Lung cancer screening – an accessible option to all at-risk smokers?

While mature data from trials have demonstrated that periodic rounds of low-dose CT scan reduce lung-cancer related mortality, major issues are now implementation of screening on a large-scale and how to engage the target population 

Lung CT scan

Quitting smoking is often a long-term process with many attempts and smoking cessation rates are still low in the population. In occasion of World No Tobacco Day 2021, the World Health Organisation (WHO) stresses the importance to commit to quit today rather than tomorrow due to the long-lasting consequences of smoking on health, including a heightened risk for lung cancer estimated up to 15 years after quitting. “There is still a denial of the danger tobacco smoking poses, especially in people from lower socio-economic groups and low-income countries,” comments Prof. Sebastien Couraud, Lyon Sud Hospital Centre-HCL, France. “They represent today the primary target for prevention initiatives and screening programmes to reducing the burden of lung cancer in the population. However, they are also the most difficult to engage.”

Lung cancer symptoms occur late in the disease, so the majority of patients with lung cancer present with advanced disease and have limited options of being cured (Annals of Oncology 28 (Supplement 4): iv1–iv21, 2017). The use of periodic low-dose CT scans in the at-risk asymptomatic population has been highly debated as a valuable approach to detect early lesions since mid-2000s, but still struggles to be implemented widely. One major limitation is how to identify and then reach people who may benefit from lung cancer screening. In fact, differently from other well-established cancer screening programmes in breast and colorectal cancer based on demographics, eligibility of lung cancer screening is rather based on smoking history besides age. Candidates are current or former heavy smokers (≥ 30 pack-years or  ≤ 15 years since smoking cessation) aged 55–74 years, who are well informed about potential benefits and risks. “Smoking status is not recorded in national files, it is information provided via self-assessment reports only, where people often tend to minimise how much they actually smoke,” continues Couraud.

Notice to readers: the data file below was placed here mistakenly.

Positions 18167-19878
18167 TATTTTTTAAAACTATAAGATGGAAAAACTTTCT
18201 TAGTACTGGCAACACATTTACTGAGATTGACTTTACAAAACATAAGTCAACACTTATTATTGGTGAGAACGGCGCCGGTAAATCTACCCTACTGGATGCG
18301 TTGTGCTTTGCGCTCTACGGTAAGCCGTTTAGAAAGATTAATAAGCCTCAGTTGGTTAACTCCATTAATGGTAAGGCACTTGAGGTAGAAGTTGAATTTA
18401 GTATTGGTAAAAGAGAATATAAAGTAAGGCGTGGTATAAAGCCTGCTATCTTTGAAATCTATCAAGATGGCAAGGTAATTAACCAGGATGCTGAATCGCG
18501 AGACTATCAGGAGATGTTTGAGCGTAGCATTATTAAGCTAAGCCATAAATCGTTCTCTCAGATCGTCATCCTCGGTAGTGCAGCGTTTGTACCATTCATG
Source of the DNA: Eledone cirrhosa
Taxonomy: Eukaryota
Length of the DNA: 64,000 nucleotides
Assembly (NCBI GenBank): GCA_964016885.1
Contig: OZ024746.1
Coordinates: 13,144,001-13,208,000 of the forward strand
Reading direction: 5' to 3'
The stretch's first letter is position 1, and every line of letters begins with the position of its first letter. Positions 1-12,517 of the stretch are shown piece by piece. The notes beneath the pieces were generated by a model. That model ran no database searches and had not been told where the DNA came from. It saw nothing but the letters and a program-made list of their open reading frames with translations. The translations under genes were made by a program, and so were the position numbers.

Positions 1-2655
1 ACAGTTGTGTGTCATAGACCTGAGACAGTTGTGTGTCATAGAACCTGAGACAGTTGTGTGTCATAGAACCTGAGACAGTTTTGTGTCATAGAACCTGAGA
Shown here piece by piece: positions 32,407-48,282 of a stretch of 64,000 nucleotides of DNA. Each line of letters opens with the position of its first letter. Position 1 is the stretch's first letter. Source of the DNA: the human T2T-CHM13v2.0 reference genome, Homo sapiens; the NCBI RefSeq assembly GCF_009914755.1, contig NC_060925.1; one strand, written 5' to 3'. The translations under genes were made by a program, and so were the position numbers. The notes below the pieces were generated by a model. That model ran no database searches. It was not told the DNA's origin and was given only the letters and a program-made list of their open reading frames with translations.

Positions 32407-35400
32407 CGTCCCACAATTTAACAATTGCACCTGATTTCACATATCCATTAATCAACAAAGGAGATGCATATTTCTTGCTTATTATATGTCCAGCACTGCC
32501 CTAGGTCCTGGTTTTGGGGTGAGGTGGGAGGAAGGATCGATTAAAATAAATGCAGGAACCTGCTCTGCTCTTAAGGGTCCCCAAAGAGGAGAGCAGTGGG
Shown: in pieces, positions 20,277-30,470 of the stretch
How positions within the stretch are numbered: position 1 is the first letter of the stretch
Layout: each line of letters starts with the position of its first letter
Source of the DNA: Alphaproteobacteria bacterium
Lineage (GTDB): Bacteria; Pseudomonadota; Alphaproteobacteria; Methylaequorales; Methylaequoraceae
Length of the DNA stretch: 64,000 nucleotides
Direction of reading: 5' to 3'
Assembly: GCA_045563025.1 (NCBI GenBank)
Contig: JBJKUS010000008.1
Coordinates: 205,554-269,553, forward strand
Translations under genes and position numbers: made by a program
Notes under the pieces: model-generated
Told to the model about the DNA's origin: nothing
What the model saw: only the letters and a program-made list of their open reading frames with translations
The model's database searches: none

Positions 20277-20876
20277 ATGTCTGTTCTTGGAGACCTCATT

We need to find alternative ways to engage with the target population, for example through media campaigns, patient advocates, social networks or dedicated websites, bearing in mind that the most disadvantaged groups may not be familiar with some tools or interventions.

Prof. Sebastien Couraud

According to the pneumologist, primary care physicians can be pivotal in reaching these people, but tailored education programmes on lung cancer screening eligibility criteria are needed. “It is still very difficult to identify the right population,” he adds. “Beyond smoking history, operability must also be assessed, meaning that people engaged in screening should be selected among those who are able to undergo surgery if a lesion is detected by CT scans.”

An implementation issue